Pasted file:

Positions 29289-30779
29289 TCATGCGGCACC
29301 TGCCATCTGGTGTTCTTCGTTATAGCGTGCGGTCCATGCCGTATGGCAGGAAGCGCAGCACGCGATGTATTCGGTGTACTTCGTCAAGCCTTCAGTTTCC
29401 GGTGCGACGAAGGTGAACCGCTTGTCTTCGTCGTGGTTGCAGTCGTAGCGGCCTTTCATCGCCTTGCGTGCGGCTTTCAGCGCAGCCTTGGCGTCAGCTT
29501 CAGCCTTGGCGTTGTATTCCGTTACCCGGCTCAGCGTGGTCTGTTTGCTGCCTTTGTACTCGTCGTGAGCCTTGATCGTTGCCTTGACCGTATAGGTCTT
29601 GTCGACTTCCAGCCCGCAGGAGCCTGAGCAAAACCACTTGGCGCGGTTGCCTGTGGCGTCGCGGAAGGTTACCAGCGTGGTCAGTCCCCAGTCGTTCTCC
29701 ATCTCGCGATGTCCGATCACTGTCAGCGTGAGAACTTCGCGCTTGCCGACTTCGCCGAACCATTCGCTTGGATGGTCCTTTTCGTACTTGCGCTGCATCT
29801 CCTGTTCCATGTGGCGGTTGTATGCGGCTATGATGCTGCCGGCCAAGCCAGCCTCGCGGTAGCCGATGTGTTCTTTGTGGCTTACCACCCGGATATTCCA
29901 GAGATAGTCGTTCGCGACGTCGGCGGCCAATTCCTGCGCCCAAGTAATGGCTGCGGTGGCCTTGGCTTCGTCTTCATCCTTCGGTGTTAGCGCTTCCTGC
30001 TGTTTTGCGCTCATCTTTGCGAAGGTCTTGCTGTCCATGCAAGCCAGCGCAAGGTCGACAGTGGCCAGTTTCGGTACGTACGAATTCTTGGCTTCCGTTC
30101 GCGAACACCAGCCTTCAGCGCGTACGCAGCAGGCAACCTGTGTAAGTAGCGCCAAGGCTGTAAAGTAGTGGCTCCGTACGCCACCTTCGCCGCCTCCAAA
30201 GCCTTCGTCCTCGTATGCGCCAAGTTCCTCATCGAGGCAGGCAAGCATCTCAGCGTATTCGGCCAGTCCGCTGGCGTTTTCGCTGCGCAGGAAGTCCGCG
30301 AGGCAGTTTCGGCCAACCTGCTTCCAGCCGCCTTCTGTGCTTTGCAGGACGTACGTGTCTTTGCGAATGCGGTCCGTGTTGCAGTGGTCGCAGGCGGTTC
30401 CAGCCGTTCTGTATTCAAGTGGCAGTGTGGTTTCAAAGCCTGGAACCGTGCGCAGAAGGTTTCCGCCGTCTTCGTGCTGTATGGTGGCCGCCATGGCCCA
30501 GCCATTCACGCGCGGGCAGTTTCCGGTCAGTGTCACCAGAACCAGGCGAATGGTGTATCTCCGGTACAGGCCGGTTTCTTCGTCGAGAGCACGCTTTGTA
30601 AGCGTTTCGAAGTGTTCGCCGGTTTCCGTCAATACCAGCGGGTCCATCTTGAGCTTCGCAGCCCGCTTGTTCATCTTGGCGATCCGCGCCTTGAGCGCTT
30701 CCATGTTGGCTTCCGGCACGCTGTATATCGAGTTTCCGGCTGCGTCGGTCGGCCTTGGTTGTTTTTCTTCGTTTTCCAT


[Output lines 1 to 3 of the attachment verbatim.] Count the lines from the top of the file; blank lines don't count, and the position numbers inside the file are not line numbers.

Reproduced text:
Positions 29289-30779
29289 TCATGCGGCACC
29301 TGCCATCTGGTGTTCTTCGTTATAGCGTGCGGTCCATGCCGTATGGCAGGAAGCGCAGCACGCGATGTATTCGGTGTACTTCGTCAAGCCTTCAGTTTCC